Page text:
Rhub GoMeetNow Delivers Basics Well

 
 
By P. J. Connolly  |  Posted 2011-04-13 Email Print this article Print
 
 
 
 
 
 
 

Web conferences don't have to be expensive to offer a quality experience to participants or the audience.

When faced with an unfamiliar Web conferencing platform, even the most experienced PowerPoint ranger can be baffled by the seemingly limitless options and capabilities of the most advanced conferencing platforms. But with complexity comes cost, and there's room in the market for a powerful, yet low-cost alternative to brand-name services such as Citrix's GoToMeeting and Cisco's WebEx, and Rhub Communications has one, in the form of its GoMeetNow service.

GoMeetNow is based on the TurboMeeting software foundation that powers Rhub's line of TurboSupport appliances and the TurboSupport.com service. GoMeetNow includes everything one might expect from a modern Web conferencing platform, such as desktop and application sharing, file transfer options, whiteboard functions and webcam support.

Perhaps the most attractive aspect of GoMeetNow is the relatively low cost commitment required on the customer's part. Pricing for the hosted version of the service starts at $12.95 a month for two attendees, and additional attendees can be added to the package for $1 per month per attendee. The user count can be adjusted as necessary from one month to the next, giving organizations the flexibility to host one-off events for a couple hundred people or standing sessions for a few dozen. Another option for organizations that want hands-on control over the conferencing environment is an on-premise deployment using Rhub's hardware appliances.

One interesting feature of GoMeetNow is that it gives organizers a choice of ways to provide the audio side of the event. Attendees can dial a toll number hosted by Rhub or another number of the organizer's choice. The first option may seem expensive at first glance, but given the availability of all-you-can-eat long distance packages for SMBs (small and midsize businesses) and remote workers such as those offered by VOIP (voice over IP) providers such as Vonage, that's not much of an obstacle.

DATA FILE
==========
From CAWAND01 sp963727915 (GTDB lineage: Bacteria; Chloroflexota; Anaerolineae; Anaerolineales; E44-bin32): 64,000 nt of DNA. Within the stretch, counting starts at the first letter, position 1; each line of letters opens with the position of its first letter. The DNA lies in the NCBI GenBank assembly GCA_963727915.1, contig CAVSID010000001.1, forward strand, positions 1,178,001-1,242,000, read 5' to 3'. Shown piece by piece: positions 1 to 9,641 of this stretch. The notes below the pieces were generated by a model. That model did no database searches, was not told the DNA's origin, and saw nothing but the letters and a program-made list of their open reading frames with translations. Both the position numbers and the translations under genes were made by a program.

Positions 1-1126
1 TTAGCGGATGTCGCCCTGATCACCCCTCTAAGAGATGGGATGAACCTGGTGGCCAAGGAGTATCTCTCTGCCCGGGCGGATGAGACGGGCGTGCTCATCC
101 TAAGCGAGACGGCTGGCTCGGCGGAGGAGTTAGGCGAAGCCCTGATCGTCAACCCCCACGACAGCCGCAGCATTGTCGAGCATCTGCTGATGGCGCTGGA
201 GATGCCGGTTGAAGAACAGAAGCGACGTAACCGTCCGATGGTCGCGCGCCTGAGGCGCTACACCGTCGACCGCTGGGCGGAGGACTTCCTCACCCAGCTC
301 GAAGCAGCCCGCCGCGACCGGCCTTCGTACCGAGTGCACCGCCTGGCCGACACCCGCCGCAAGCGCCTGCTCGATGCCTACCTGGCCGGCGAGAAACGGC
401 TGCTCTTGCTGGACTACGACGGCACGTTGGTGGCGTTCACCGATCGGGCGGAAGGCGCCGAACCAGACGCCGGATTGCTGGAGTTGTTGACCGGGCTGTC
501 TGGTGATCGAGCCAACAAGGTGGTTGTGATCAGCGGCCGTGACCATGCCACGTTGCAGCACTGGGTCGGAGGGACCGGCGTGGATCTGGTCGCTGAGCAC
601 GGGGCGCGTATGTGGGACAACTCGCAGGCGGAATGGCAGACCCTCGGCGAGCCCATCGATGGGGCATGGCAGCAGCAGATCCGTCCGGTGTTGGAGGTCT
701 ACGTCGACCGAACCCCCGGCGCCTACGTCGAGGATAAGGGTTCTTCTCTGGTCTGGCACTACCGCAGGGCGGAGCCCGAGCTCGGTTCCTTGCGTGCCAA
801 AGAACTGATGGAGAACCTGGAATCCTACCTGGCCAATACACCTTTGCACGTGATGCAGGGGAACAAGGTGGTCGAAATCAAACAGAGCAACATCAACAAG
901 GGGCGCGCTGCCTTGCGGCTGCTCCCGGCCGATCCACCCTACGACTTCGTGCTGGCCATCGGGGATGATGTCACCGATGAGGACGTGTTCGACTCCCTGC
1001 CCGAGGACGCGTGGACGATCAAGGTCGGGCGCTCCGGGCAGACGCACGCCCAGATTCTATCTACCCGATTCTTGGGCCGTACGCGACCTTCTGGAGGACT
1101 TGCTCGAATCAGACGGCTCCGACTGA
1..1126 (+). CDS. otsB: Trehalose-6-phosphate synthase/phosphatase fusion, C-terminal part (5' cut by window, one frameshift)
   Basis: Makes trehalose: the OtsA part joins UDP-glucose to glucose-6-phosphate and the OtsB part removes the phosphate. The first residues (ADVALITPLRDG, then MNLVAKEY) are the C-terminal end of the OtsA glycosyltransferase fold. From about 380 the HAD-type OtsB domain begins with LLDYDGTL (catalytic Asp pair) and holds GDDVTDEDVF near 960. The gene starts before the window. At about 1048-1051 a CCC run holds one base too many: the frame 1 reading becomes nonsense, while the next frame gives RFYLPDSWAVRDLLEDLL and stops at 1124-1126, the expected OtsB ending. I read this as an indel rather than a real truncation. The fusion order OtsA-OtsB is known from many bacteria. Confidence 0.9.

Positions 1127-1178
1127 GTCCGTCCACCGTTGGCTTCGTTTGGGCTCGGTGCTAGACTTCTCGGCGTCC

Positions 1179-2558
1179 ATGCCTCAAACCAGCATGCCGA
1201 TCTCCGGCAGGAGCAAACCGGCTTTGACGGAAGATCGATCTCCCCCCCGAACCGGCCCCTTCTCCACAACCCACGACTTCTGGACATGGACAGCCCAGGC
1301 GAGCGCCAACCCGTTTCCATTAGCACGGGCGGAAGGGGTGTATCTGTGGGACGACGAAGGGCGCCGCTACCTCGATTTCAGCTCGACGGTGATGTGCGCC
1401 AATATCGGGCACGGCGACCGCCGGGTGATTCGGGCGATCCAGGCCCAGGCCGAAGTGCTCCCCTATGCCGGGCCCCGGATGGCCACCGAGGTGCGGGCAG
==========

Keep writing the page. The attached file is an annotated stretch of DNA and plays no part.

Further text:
GoMeetNow is also well-suited to situations that don't require interactive exchanges with attendees. In the "seminar" model, most attendees will sign in as "view-only" clients. Panelists and presenters join as they would for an ordinary interactive session.

In the case of systems running classic desktop operating systems such as Mac OS X or Windows, joining a meeting as a full participant invokes the download of client software. Users with mobile devices such as the iPad and iPhone can participate in view-only mode without any client at all. Although I found the view-only mode to lag a little bit on an iPad 2 behind other devices, a browser refresh cleaned things up quickly enough, and I'm inclined to chalk some of that up to local networking issues rather than the software itself.

The GoMeetNow client for meeting organizers and presenters is intuitive to use. I found it simple to set up a meeting, invite attendees and hand off control of the meeting from one attendee to another. The software recognizes when people are connected to the meeting in view-only mode and won't allow those attendees to be given control of the presentation or the meeting itself.

If you're trying to host thousands of people in a seminar or conference, GoMeetNow may not have the horsepower for the job. But in my experience, many Web events will be in the sweet spot for Rhub's technology. The company claims that its hardware and software support more than 200 concurrent listeners. GoMeetNow is certainly an economical option and one well worth considering.


 
 
 
 
P. J. Connolly began writing for IT publications in 1997 and has a lengthy track record in both news and reviews. Since then, he's built two test labs from scratch and earned a reputation as the nicest skeptic you'll ever meet. Before taking up journalism, P. J. was an IT manager and consultant in San Francisco with a knack for networking the Apple Macintosh, and his love for technology is exceeded only by his contempt for the flavor of the month. Speaking of which, you can follow P. J. on Twitter at pjc415, or drop him an email at pjc@eweek.com.
 
 
 
 
 
 
 

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